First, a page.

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Open Floor Plan Offices: Do They Work?

In a post-World War II, employers were looking to flatten corporate hierarchies and increase efficiency while providing for better collaboration and a more humane working environment. Conceived by Eberhard and Wolfgang Schnelle in Hamburg, Germany, open concept office space (office landscaping) was originally designed as more of a free form garden design before it was streamlined into rigid rows or tables by efficiency experts such as Frederick Winslow Taylor and Henry Ford.

In fact, office furniture as we know it today was designed to support office landscaping; and the panel-hung systems of furniture developed for this purposes initially sought to support the free-form landscape of the office. However, as Dilbert let us all know, this changed quite quickly into “cube farms” in very regimented rows and groups.

Open floor plans are distracting and stressful both for introverts and extroverts alike. The Gensler 2013 U.S. Workplace Survey found that the open floor office layout can actually lead to employees losing focus, becoming distracted and dropping productivity; which is the opposite of the utopian ideal of open, unhindered casual conversation and brainstorming. Instead, you’re more likely to find coworkers discussing the Kardashians from a fear of eavesdroppers and/or reprisal.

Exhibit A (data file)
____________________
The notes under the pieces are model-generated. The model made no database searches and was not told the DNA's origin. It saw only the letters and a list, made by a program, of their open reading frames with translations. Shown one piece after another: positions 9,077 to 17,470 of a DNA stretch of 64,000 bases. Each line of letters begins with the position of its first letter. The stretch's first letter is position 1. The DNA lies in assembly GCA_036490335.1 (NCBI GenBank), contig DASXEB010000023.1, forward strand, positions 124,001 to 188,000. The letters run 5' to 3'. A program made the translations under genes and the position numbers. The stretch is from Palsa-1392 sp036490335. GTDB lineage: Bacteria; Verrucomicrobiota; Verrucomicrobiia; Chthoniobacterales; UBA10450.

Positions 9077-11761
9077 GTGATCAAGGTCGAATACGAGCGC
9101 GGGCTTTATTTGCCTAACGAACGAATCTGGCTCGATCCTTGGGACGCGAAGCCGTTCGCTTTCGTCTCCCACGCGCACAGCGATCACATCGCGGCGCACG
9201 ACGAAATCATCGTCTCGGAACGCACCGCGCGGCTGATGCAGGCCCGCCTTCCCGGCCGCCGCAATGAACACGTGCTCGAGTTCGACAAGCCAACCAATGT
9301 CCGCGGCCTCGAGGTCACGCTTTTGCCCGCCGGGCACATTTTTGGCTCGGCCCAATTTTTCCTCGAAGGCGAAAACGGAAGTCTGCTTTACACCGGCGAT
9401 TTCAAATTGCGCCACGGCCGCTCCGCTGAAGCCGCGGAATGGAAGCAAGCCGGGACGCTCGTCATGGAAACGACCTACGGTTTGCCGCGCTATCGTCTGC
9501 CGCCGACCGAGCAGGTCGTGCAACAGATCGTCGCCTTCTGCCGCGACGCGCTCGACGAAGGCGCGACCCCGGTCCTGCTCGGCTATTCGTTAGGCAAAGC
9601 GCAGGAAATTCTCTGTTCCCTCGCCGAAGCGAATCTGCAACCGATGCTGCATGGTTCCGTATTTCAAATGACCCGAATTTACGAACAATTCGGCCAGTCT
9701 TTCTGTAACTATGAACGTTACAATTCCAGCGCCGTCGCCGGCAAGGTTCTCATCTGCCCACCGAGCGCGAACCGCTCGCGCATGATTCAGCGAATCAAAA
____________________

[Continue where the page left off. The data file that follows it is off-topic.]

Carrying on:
In the Applied Psychology study Helping and Quiet Hours: Interruption-free Time Spans Can Harm Performance published in July 2012, the results showed that the person who “collaborated” and received assistance performed better than the person from whom they had received the help. The study also showed that people who were subjected to lengthy periods of noise gave up quickly when attempting to problem solve difficult challenges, rather than working on them patiently to resolution.

Bright, airy and easy to collaborate

We like the idea of an 'office garden' designed space. It just seems to imply that things will be positive, happier and full of life. Who wouldn't like that? Most people already struggle, to some degree, with the traditional office cubicle set up so perhaps something that is built a little bit more organically and designed to feel unfettered would be better.

But sometimes we also think that having the structure and conformity of a 'cube farm' set up makes it easier to organize and find what you need to perform your job. Yes, it can seem a bit strict but it also means personal calls are personal too.

Which do you think you would prefer? Honestly, we think that the deliverable of an open concept office of open, casual conversation and brainstorming is going to be key moving forward in business. What do you think? Leave a comment and give us your view on this topic.

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